A former soldier who helped to liberate France during the Second World War has received France’s top military honour.
Frank Dougan, 91, of King’s Road, Horsham, was presented with the Legion d’Honneur at a special ceremony in Honfleur, Normandy, last week.
Frank was working as a delivery boy for a butchers’ shop - and was in the Home Guard - when he was called up and joined the Army in 1943.
He joined the 12th Devonshire Regiment and carried out his basic training at a camp in Wiltshire and went on to train as a gunner.
At the Normandy invasion, Frank sailed with the Landing Craft Infantry. “I got wet going ashore,” recalled Frank. “We should have taken our boots off as they became very heavy when waterlogged.”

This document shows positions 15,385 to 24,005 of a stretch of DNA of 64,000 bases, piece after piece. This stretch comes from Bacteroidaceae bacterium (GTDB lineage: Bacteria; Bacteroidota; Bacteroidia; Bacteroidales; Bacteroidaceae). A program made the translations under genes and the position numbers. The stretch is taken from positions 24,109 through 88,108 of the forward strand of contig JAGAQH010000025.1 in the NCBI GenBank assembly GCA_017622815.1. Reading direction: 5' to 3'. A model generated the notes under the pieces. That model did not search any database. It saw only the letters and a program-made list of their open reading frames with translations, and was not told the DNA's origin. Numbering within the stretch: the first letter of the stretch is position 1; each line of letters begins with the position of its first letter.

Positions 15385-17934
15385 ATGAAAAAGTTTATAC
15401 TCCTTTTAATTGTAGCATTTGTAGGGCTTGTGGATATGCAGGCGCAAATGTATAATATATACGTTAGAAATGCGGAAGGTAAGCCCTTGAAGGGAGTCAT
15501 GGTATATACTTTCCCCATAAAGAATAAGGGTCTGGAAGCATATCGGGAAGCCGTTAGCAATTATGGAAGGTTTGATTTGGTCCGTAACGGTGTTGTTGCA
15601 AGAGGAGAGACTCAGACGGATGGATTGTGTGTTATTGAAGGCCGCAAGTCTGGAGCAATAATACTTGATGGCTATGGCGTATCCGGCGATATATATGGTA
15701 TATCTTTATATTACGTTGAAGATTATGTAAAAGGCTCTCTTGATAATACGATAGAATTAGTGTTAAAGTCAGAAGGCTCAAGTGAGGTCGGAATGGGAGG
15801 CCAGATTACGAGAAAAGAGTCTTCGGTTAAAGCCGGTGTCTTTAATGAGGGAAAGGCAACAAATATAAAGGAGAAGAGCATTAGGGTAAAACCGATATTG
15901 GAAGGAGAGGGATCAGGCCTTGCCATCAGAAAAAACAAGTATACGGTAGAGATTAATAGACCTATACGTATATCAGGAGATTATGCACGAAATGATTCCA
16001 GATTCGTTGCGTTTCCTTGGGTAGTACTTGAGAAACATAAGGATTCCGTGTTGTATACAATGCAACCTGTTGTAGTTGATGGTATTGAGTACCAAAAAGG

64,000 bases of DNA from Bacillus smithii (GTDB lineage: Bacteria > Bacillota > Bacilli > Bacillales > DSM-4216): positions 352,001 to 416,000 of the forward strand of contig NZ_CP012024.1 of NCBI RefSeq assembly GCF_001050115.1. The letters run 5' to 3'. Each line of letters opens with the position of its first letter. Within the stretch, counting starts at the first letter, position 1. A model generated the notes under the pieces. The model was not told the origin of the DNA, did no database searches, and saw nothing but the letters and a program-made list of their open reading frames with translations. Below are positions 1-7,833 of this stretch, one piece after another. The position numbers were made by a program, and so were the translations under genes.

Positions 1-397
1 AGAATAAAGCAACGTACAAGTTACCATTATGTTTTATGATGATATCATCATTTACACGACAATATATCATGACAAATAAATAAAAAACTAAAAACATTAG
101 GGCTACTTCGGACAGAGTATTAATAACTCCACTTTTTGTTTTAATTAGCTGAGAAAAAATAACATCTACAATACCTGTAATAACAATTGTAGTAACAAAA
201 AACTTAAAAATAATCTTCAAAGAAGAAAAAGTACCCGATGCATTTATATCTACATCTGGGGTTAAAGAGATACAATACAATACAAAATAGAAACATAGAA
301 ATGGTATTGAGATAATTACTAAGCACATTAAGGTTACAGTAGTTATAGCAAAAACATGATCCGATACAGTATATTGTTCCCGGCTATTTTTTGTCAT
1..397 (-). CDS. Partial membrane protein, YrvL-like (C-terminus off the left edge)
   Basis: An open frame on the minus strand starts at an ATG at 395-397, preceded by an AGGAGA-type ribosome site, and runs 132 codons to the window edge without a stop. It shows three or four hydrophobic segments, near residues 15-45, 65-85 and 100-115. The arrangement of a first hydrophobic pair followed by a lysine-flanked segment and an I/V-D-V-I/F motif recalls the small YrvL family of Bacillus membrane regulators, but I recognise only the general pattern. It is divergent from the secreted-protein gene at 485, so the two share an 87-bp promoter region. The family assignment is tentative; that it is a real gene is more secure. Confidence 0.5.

His first major action was at Breville when the company commander was killed by a shell while standing just opposite from Frank.
Later Frank’s regiment moved along the Normandy coast and arrived at Honfleur where they were the first platoon to check if the area was clear of Germans.
In December 1944 Frank was sent to Ardennes where he had another close shave when a sniper fired at him. “I felt the bullet passing close by my face,” said Frank.
He completed his service in Hamburg as a military policeman.
After the war he married Joan and worked as a London bus inspector. The couple went on to have two children. Joan died in 2008 after 63 years of marriage.
But Frank’s proud family were with him when he received the Legion d’Honneur from Madame Nicole Ameline at a special ceremony at the Petit Grenier a Sel in Honfleur, Normandy.
Frank’s friend Bill Walker, from Eastbourne, was also honoured at the ceremony.